No one can pay you for what you’re worth. I definitely cannot assess a financial value to how much I am worth as a “unique, unrepeatable, Spiritual being.” I can however, as a mature adult, take a critical assessment of my educational level, professional skill sets, credentials, qualifications, professional/career experience, certifications, training,volunteer history, internship experience, time-in position, and come up with a salary equivalent based upon these credentials. At issue is many, if not most of us are incapable of doing or blatantly refuse to do the same.
I am not pro employer or pro corporate greed. I am well aware that there are pay disparities among men and women and in 2015, there remains a huge delta between how much people of color are paid versus our white counterparts. Proverty is a legitimate crisis that affects us all as a human race; hunger, illness, a lack of access to quality education, jobs, housing and other basic quality of life concerns do not discriminate. The rising cost of health care, namely the cost for life-sustaining prescription drugs is shameful and disgusting.
However beyond these key issues that we have no direct control over, I am frustrated that there is an overwhelming mindset of zero personal responsibility. My employer does not dictate how or where I live. My employer does not decide how many children I have; the cost of child care, how much my rent or car payment is; how much it costs for public transportation, or how much it cost to shop at Whole Foods and Trader Joes. These are personal and individual decisions. These are not the equivalent of transferable skills that require or support a raise. I have a black belt in shopping therefore if pay was determined by how much money I spend or feel that I need to live my life, I’d be the highest paid person in the world. I’m just saying.
It’s ridiculous to demand a six-figure salary because someone else is earning six-figures. Are your skill sets and educational level identical? I am a proud graduate of Columbia College; I am not going to insult your intelligence or mine arguing that my esteemed arts and media college is the same as Columbia University in terms of academic prestige. I don’t make the rules and more than likely you don’t either. I don’t think that my quality of education from Columbia College is diminished in any meaningful way to me. I went to and graduated from the college that I chose. If I wanted to attend Columbia University I’m fairly certain that I could have.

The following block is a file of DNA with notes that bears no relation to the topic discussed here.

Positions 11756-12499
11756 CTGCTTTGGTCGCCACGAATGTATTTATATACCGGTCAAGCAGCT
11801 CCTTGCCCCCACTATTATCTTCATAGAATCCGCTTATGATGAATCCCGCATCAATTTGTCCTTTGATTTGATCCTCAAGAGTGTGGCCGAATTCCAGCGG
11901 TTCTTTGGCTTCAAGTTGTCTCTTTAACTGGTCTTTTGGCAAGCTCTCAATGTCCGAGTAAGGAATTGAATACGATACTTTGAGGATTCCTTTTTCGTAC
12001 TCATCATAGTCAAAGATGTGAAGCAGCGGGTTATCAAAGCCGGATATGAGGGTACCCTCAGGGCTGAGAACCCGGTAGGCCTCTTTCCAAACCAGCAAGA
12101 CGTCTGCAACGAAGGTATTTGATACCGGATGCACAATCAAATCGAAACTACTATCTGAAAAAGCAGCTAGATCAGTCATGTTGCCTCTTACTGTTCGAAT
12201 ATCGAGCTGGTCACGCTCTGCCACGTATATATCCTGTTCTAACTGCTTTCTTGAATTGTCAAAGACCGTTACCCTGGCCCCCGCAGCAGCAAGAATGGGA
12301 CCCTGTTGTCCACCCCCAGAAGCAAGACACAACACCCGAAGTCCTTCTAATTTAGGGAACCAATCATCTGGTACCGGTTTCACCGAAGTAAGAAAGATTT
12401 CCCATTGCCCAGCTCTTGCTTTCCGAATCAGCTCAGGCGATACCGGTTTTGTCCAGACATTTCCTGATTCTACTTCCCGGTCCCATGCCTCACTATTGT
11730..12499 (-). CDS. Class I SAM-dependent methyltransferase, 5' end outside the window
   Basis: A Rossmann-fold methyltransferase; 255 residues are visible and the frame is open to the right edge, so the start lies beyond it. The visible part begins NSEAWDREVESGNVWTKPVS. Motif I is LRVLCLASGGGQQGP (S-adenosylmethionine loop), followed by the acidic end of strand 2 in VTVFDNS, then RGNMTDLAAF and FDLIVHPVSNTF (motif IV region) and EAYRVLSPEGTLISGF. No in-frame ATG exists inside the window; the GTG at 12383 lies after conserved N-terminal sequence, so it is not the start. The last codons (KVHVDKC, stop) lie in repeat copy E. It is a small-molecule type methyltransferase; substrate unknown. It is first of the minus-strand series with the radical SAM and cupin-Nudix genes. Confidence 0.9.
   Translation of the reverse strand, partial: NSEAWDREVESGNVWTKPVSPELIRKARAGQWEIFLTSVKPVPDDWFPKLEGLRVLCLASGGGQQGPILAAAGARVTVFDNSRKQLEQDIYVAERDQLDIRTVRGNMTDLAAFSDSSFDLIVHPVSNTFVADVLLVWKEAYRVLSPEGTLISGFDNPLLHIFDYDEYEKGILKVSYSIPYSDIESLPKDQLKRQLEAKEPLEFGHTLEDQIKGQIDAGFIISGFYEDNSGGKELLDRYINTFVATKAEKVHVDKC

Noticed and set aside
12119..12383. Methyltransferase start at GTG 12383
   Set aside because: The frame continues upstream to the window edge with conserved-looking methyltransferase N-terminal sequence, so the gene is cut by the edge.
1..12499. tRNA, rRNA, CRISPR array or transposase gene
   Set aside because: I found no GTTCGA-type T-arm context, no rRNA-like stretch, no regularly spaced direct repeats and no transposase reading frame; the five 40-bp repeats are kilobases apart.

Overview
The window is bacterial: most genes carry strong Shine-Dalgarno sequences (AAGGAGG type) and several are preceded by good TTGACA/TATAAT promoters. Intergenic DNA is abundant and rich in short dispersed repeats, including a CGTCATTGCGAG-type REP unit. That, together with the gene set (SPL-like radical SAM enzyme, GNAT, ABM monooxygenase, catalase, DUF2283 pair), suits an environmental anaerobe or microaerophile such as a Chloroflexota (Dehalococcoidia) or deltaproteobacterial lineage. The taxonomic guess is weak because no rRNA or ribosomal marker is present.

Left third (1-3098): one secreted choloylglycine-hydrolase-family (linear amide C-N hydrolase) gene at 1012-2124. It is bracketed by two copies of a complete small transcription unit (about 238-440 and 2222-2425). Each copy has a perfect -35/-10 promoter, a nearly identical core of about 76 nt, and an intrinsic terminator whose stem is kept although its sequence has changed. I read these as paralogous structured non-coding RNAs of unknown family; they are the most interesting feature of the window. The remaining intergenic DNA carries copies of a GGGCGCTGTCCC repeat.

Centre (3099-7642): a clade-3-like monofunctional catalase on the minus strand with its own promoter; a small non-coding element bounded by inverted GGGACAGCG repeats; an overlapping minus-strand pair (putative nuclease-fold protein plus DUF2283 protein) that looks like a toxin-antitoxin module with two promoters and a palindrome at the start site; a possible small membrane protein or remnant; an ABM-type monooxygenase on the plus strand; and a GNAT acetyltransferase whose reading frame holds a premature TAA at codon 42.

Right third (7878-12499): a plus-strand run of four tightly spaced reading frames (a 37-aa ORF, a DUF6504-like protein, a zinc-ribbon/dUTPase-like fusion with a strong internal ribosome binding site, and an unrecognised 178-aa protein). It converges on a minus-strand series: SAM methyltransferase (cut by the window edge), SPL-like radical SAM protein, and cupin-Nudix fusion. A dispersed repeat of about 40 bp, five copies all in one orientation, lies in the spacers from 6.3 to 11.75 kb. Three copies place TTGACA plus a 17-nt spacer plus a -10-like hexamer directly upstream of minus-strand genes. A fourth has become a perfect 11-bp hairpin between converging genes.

It’s about being real and stop thinking that people owe us for showing up to the same job everyday-the equivalent of doing the world a favor. You, me going to work helps you and the company we chose to work for, further our individual objectives. This is business, not personal. If you want (I want) to earn more money, figure out a way to leverage your (my) marketable skills and assign a fair market value for it. If you have minimal job or business skills, change that and do your work to gain more skills. Relocate, do consultant work, go back to school, take an online course or a professional certification program. Do an internship if you can’t afford to pay for school or take out student loans. There are options and resources available if you seek them out.
The entitlement mindset believes that someone else is supposed to do something to make his or her life better. The adult reality is, being and living better is an inside job. No one will or should do it for you.